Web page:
It is to be understood that apart from tyramine-functionalised dextran-based polymers and PRPL, other components may be included in a tissuelette according to the present invention. These may include but are not limited to (bio) molecules and/or enzymes, natural and/or synthetic polymers either or not substituted with tyramine-residues and other components such as ionic substances or pharmaceutical compounds that might aid in the therapeutic process by for instance increasing cartilage formation or further improving mechanical properties, or retaining cartilaginous matrix properties and stability, changing the properties of the resulting tissuelette, changing the properties of the lysate or components thereof, or supply further therapeutic assistance. In particular, other cells such as chondrocytes, fibroblasts, osteoblasts, mesenchymal stem cells and/or stem cells (not from human embryos), tissue specific progenitor cells or substances, such as growth factors, proteins, enzymes, pharmaceutical compounds, antibodies, salts, (bio)-polymers and/or others can be included in a tissuelette according to the invention.
 The tissuelette-forming composition can be crosslinked using peroxidase enzyme in the presence of hydrogen peroxide. As described in WO 2011/059325 for gels using the same tyramine-functionalised dextran-based polymer basis, this means that a solution of hydrogen peroxide with a concentration between 0.001-0.9% v/v is supplied to the tissuelette-forming composition. In one embodiment, hydrogen peroxide is the sole component of this solution. In another, much preferred embodiment, hydrogen peroxide is supplied together with the peroxidase enzyme that is responsible for crosslinking. Also, it is to be understood that hydrogen peroxide as mentioned here refers to a system that in conjunction with peroxidase enzyme allows for crosslinking of the tyramine-functionalised dextran-based polymers to form a tissuelette. Therefore, not only hydrogen peroxide can be used in this respect, but also other radicals capable of the same, including oxygen radicals, are envisioned as embodiments of aspects of the present invention.
 Similarly, and similar to what is described in WO 2011/059325, peroxidase is to be understood as any enzyme that is capable of inducing the crosslinking of tyramine units as present in this invention. In one preferred embodiment, horseradish peroxidase (HRP) is used to achieve crosslinking. However, other peroxidase enzymes exist that are capable of inducing similar reactivity, among which human peroxidase enzymes, and plant peroxidases, such as soybean peroxidase. It will be understood by the person skilled in the art that any such enzyme capable of inducing such reactivity can be considered for use in the present invention.
 HRP or enzymes with similar functionality are to be applied to the tissuelette-forming composition in PBS or similar buffer in an amount between 30 and 300 units/ml. More preferably, the concentration of the peroxidase enzyme is between 50 and 250 purpurogallin units/ml, and even more preferably the concentration of peroxidase enzyme is between 150 and 200 units/ml. In a preferred embodiment, the peroxidase enzyme is combined with the tissuelette-forming composition as a solution of 0.01-1 mg/ml, preferable 0.6 mg/ml. A particularly preferred embodiment for high cytocompatability is obtained with 0.25 mg HRP per mmol phenol moieties, and a molar ratio of hydrogen peroxide to tyramine between 0.05 and 1, preferably between 0.1 and 0.3, and more preferably 0.2.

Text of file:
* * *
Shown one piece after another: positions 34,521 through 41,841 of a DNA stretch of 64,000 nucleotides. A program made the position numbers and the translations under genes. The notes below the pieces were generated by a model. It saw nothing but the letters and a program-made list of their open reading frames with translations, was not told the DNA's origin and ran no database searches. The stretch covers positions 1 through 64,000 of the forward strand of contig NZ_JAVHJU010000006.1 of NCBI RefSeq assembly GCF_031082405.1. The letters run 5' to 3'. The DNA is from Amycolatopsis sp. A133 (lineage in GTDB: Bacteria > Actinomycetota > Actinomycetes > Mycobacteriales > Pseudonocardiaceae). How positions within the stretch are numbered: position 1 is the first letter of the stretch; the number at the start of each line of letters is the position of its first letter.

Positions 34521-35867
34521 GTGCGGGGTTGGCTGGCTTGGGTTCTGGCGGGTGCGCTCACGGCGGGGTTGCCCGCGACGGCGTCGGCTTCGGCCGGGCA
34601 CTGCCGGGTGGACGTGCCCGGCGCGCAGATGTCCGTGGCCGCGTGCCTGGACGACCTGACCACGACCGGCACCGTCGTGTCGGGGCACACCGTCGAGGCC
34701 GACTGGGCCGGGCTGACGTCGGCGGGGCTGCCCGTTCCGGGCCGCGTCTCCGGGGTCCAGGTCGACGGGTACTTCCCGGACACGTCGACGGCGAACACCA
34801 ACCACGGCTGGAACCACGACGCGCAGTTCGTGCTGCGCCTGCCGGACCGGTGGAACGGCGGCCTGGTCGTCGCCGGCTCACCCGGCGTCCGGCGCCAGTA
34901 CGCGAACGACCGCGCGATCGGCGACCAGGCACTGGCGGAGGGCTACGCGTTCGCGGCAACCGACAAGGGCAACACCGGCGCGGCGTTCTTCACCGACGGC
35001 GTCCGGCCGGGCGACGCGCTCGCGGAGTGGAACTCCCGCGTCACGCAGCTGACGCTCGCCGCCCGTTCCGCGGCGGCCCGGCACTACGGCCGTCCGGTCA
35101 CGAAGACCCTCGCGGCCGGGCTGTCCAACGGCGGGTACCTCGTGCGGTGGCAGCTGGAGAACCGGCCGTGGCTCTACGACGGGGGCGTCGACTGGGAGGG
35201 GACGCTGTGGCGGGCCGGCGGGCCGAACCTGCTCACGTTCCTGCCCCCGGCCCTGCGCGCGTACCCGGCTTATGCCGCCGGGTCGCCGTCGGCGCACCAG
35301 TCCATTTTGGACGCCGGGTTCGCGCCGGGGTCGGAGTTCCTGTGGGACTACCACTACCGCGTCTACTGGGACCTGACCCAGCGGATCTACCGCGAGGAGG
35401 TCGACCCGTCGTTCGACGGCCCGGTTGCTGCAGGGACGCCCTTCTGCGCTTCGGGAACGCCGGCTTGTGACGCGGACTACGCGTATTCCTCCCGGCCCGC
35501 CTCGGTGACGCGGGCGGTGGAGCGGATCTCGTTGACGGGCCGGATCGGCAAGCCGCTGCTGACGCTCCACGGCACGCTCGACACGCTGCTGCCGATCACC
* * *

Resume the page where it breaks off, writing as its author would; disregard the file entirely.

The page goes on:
Another much preferred embodiment is provided by combination of the solutions of hydrogen peroxide and peroxidase enzyme just before use to result in a single solution with concentrations as described above. Preferably, the solution of peroxidase enzyme is combined with the peroxide solution just before dilution with the tissuelette-forming composition. This solution is then combined with the tissuelette-forming composition comprising tyramine-functionalised dextran-based polymers and PRPL, so that the solution with hydrogen peroxide and peroxidase enzyme makes up 5-40% v/v of the total injected volume that forms the tissuelette. More preferred is a concentration of 10-30% of the final volume, and most preferred is a concentration of the combined solution of hydrogen peroxide and peroxidase enzyme in the tissuelette-forming composition of 20% v/v. This means that the tissuelette-forming composition makes up 60-95% v/v of the final tissuelette, preferably 70-90% v/v, most preferably 80% v/v. The concentration of peroxidase enzyme in the total injected volume is preferably between 0.002 and 1 mg/ml, more preferably 0.06 mg/ml.
 Crosslinking-times of the tissuelette formation are similar to the gelation times as described for the hydrogels described in WO 2011/059325, and can be determined by the vial tilting method. Essentially, the time it takes to crosslink a solution to form a tissuelette is short, between 10 s and 2 min, and in large dependent on the degree of substitution of tyramine units and the polymer concentration in the final crosslinkable solution. Fast crosslinking is achieved with high degrees of substitution, so that in one particular embodiment, a crosslinking time of 10 s can be achieved using HA-g-Dex-TA with a degree of substitution between 15 and 25, preferably 20, at a polymer concentration between 8 and 12% w/v, preferably 10% w/v. Crosslinking times become longer with diminishing degree of substitution, and also with lower polymer concentration, so that the time to crosslink solutions according to the present invention can be tuned by the person skilled in the art to meet specific therapeutic needs.